Sensory perception and behavior are dependent on the brain’s ability to create internal representations of the outside world. These representations are formed through the coordinated electrical activity of networks of neurons in different brain areas. The primary goal of our research is to understand the nature of these representations.
The brain’s internal representations, or ‘neural codes’, can be highly complex. Each brain area contains millions of individual neurons, each of which can transmit information through rapid electrical events known as action potentials. The first step in characterizing a neural code requires identifying the spatial and temporal scales at which information is encoded.
Spatial scale: Is it necessary to consider the activity of each neuron separately? How much information is lost when individual neurons are ignored and the overall activity of the entire network is considered instead? Do networks of neurons work together in a concerted manner such that the information in the activity of any one neuron can only be understood when considered together with the activity of the other neurons in the network?
Temporal scale: Is it necessary to consider the timing of individual action potentials with sub-millisecond precision? How much information is lost when the timing of individual action potentials is ignored and only the average level of activity in the recent past is considered instead? Do patterns of action potentials carry synergistic information that would be lost when considering each action potential alone?
Identifying the spatial and temporal scales of a neural code requires specialized analytical tools, many of which we develop ourselves together with our collaborators. These tools are important because they allow us to reduce the dimensionality of the data that we collect in our experiments, i.e. they allow us to find ways to simplify a neural code without losing the information that it contains. Without this simplification, analyzing data from our experiments would be difficult, even with today’s high-powered computers.
Once the spatial and temporal scales of a neural code have been defined, the next step is to determine which features of the outside world are encoded. One of our main interests is the representation of sound, so we study the activity of neurons in the brain’s auditory system. While it is obvious that activity of auditory neurons conveys information about sound, it is not necessarily clear exactly which features of sound are the most relevant for a particular neuron.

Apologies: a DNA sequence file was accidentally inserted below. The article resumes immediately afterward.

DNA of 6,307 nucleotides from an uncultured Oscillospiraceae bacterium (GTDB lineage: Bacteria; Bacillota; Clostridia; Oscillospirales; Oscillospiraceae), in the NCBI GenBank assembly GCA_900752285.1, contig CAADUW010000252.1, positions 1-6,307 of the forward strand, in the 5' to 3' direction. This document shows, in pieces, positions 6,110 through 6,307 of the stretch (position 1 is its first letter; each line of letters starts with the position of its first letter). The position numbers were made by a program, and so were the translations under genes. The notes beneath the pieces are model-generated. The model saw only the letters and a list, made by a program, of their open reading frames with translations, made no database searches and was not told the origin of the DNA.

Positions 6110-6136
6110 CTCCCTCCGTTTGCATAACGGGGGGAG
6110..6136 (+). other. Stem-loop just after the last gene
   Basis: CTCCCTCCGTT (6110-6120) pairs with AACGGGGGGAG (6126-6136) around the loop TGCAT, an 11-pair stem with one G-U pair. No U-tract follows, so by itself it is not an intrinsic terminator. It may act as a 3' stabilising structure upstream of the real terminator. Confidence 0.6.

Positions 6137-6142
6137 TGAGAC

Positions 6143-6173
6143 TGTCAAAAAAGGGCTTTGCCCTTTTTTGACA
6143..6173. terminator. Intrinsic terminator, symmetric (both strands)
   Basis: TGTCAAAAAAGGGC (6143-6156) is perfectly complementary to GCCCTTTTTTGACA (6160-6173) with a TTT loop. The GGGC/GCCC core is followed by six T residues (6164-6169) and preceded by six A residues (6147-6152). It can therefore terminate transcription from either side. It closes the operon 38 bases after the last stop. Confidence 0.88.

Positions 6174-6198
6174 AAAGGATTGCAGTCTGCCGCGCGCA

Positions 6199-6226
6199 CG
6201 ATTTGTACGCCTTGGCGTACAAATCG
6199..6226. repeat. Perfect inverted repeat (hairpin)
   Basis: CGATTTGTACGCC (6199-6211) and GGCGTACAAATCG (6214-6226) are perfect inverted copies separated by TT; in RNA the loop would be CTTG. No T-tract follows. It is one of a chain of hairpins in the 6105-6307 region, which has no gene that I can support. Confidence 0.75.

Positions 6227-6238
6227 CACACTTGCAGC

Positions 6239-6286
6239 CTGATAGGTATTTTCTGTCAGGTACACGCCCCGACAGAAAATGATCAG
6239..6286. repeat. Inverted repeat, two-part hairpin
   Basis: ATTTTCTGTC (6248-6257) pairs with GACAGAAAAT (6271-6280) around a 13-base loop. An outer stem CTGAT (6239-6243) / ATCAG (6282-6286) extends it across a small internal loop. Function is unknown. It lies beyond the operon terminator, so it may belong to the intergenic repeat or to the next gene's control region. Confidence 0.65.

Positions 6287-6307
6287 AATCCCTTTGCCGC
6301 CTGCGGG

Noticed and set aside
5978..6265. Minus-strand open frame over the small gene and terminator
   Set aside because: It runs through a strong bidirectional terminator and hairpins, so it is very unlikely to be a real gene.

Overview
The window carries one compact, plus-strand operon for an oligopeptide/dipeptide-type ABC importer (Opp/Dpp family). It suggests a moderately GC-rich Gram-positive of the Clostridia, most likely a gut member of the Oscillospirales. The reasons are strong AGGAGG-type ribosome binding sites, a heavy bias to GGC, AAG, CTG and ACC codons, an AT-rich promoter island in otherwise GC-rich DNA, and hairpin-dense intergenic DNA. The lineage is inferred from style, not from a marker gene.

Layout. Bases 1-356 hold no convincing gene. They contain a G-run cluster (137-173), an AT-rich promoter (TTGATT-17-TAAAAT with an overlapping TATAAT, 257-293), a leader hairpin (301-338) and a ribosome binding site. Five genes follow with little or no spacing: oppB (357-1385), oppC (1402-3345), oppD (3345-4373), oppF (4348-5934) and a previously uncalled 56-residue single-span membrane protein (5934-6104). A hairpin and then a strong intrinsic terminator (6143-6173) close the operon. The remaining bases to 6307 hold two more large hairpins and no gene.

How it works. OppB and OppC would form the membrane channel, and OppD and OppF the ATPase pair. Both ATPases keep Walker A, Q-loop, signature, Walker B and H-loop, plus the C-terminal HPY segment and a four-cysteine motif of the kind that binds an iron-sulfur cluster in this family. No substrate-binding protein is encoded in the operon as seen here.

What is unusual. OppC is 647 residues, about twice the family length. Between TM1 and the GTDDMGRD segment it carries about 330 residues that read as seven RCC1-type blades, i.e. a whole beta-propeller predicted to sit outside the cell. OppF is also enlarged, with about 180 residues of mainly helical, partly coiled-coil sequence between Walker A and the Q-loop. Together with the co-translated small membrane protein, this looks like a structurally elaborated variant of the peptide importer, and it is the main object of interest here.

The initial stage of the auditory system appears to consist a number of parallel processing streams. The information that reaches the brain from the ear is split to provide input to several different areas in the brainstem, each of which is specialized for the extraction of a specific sound feature. The outputs of each of these parallel streams then converge in an area of the midbrain known as the inferior colliculus (IC), where a feature-based representation of sound is formed.
Each neuron in the IC receives a different set of inputs from the brainstem and, thus, is sensitive to a different combination of sound features such as intensity, frequency, or location. Together, the activity of the network of neurons in the IC provide a complete representation of the features of sound, and it is this representation that allows the final stage of the auditory system, the auditory cortex, to generate complex perceptions and behaviors.
One of the biggest challenges faced by the brain is isolating the particular sensory inputs that are important at any given time. In the auditory system, this is called the ‘cocktail party problem’. In a crowd of talking people, the ears are overwhelmed by the sound of many different voices; yet, remarkably, the brain is able to isolate a particular voice of interest so that it is perceived much more clearly than the rest.
This clarification appears to take place only at the final stage of processing in the auditory cortex. The feature-based representation of sound in the IC contains information about all of the different voices, but the cortex selectively amplifies the activity of those IC neurons that are sensitive to the sound features that best distinguish the voice of interest from the other voices. The mechanisms by which this selective amplification is carried out are still not well understood, and are one of the main topics of our research.